On the other hand, as has been said by the present writer on several occasions, it has been possible to take the origin of the surname Mintoff back to tenth century Baghdad or thereabouts. It was immediately apparent from its occurrence in late fifteenth century notarial records from Malta and Gozo that its proper and original form was Mintuf. It immediately became imperative to discover what mintuf could have meant, since it is inconceivable that a person could be plucked except metaphorically, even if his surname was really Butigieg, Farrugia or Chetcuti. It was clear that the Maltese Mintuf family originated on Gozo, where it can still be found firmly established in one little area between Għarb and Żebbuġ roughly in the neighbourhood of Għasri. Later it transpired that it is also recorded on the platee of Norman Sicily in Arabic and Greek transliteration, Iben el-Mentouf, a serf on the estate of the monastery of Monreale at Calatrasi.  Finally, the nickname has been found in Mesopotamia sometime in the lifetime of Khalif El-Mansur (136-158 A.H./753-774 A.D.). The traditional Arab writer ‘Abd Allah b. ‘Ayyach was nicknamed El-Mentouf because he had the habit of pulling at the ends of his beard while speaking. It is said that the Abbassid Khalif El-Mansur one day asked his minister Rebi’ to promise this scholar a rich recompense if he stopped the habit. ‘Prince of the Believers,’ the vizir answered, ‘He gets greater pleasure from pulling out his beard than if he obtained kingly power. How can I get him to agree to your offer?’ The same nickname was held by two others.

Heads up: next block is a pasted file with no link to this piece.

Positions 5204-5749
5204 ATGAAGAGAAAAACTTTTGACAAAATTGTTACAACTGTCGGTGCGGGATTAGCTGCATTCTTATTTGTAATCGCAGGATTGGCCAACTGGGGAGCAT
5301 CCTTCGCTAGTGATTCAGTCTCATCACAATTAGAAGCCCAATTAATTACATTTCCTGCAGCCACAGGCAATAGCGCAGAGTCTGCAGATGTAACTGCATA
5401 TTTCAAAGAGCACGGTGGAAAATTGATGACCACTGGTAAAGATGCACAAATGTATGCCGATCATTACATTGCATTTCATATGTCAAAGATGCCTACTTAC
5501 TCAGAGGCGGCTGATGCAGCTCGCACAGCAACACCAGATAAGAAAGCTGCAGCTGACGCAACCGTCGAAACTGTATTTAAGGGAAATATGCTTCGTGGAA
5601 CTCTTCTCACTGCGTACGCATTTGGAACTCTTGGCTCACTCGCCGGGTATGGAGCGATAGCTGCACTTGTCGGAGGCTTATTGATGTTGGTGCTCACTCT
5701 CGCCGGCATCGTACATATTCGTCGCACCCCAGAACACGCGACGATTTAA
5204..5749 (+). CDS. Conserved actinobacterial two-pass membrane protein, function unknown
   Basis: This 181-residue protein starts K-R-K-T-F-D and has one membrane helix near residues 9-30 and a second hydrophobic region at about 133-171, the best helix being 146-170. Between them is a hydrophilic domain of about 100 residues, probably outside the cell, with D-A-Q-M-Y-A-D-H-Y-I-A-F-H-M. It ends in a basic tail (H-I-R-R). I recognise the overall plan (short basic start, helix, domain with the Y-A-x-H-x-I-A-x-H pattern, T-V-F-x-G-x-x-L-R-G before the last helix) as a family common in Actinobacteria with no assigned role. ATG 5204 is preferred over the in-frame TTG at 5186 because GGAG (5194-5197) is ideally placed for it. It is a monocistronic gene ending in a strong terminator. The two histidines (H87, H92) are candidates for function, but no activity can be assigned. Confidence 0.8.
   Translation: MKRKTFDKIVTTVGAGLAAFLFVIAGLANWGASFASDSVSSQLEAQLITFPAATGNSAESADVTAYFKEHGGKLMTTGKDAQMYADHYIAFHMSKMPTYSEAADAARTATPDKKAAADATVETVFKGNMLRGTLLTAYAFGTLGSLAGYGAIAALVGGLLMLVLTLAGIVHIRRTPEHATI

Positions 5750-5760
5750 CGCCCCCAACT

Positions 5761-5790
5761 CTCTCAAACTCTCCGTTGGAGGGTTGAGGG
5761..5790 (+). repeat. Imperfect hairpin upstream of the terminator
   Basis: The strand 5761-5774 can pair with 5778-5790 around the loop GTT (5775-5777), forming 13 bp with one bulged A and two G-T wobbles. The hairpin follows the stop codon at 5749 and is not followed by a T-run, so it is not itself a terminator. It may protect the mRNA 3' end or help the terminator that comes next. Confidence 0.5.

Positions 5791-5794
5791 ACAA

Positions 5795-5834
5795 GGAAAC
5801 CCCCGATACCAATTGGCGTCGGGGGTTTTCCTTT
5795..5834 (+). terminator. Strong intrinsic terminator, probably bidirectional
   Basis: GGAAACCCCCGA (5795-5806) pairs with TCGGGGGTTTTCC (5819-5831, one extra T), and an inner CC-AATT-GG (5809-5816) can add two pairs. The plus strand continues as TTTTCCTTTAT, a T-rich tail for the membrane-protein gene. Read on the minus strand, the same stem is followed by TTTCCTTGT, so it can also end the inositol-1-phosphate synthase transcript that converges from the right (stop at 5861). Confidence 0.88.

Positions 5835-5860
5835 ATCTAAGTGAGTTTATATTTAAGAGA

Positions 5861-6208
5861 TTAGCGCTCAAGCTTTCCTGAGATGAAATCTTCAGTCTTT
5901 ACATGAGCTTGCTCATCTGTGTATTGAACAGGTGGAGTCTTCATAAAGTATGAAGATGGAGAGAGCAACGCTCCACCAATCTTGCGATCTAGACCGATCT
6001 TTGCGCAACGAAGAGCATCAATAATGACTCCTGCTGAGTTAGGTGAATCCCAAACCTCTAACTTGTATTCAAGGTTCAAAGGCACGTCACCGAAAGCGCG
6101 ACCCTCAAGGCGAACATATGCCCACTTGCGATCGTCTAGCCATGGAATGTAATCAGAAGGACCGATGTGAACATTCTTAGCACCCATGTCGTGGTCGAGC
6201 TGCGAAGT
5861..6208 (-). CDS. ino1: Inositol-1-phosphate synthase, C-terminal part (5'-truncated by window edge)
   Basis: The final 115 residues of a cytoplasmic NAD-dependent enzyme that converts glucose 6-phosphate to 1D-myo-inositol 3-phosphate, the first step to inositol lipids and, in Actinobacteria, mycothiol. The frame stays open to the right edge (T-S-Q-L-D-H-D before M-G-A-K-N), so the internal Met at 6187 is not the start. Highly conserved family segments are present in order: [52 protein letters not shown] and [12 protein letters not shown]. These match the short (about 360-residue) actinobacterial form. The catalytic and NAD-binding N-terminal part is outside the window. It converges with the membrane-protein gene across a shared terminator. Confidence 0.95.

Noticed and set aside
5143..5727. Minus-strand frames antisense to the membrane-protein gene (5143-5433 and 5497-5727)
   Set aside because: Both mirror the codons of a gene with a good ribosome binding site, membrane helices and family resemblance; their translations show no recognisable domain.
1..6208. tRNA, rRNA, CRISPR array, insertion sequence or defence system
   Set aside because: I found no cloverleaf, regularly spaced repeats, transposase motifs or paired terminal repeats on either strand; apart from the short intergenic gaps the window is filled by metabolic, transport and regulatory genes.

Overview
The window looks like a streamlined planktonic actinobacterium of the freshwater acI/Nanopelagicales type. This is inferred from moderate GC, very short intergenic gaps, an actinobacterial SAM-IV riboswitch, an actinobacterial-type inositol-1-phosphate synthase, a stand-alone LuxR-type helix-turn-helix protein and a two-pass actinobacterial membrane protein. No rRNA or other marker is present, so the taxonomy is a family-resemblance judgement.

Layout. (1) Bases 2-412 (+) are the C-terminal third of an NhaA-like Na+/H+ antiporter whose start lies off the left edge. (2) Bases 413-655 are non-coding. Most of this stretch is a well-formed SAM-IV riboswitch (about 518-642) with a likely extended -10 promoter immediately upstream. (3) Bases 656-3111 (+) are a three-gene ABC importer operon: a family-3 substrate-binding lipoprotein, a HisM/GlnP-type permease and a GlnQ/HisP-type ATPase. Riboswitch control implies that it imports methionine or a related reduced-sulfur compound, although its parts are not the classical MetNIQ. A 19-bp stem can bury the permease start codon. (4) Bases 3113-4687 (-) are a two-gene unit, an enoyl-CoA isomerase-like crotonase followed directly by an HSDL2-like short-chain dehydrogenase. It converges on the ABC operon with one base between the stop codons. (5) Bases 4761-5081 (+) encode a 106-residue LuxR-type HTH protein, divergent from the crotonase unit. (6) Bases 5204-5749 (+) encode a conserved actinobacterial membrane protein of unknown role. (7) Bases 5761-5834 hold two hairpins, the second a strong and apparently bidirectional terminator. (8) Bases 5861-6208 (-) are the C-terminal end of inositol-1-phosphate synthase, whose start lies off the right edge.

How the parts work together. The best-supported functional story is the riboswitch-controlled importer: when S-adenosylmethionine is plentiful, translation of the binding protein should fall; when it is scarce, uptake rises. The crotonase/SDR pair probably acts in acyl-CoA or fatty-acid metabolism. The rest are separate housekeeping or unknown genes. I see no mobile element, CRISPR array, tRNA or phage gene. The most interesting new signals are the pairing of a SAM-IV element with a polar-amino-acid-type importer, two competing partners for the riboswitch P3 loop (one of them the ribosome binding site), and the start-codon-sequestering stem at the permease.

It will be seen that surname study involves not only the preliminary documentation of the earliest occurrence of the surnames themselves in the MalteseIslands, but also much research into the dating and circumstances of their occurrence elsewhere. The field of study might range from medieval Baghdad to Renaissance Italy and Spain and involve linguistic research both of Indo-European languages as Latin, Greek, Spanish, Sicilian and Tuscan Italian as well as of Semitic tongues like Arabic and even (in a very few examples) of Hebrew itself. The dating is fundamental to such studies.
 A Luttrell, ‘Giliberto’s Report on Malta 1241’, Proceedings of History week 1993, ed. K. Sciberras, Malta 1997, 1-30.
 H. Bresc, ‘Società e politica in Sicilia nei secoli XIV e XV’, Archivio Storico per la Sicilia Orientale, vol. 70, 273.
 Vincenzo Laurenza, ‘Malta nei documenti Angioini del R. Archivio di Napoli’, Archivio Storico di Malta, V, 1-4 (1934), doc. xv, 115.
 Ibid., doc. xix, same date, p. 117. Unfortunately these particular records have not survived.
 Ibid., doc. xxxiii, dated 20 March 1273, 128.
 Ruggiero Moscati, ‘Fonti per la storia di Malta nel Regio Archivio di Stato di Napoli’, Archivio Storico di Malta, n.s. VII, 4 (1936), 506, doc. dated 3 May 1277 inserted in doc. xxvi, dated 13 December 12??.
 E. De Felice, Dizionario dei cognomi italiani (Milano, 1978); 122, s.v. Faro.
 In my Place-names of the Maltese Islands I gave what I then thought were unanswerable reasons for thinking the surname Far was of Arabic origin. I was not then aware of its presence in this particular list.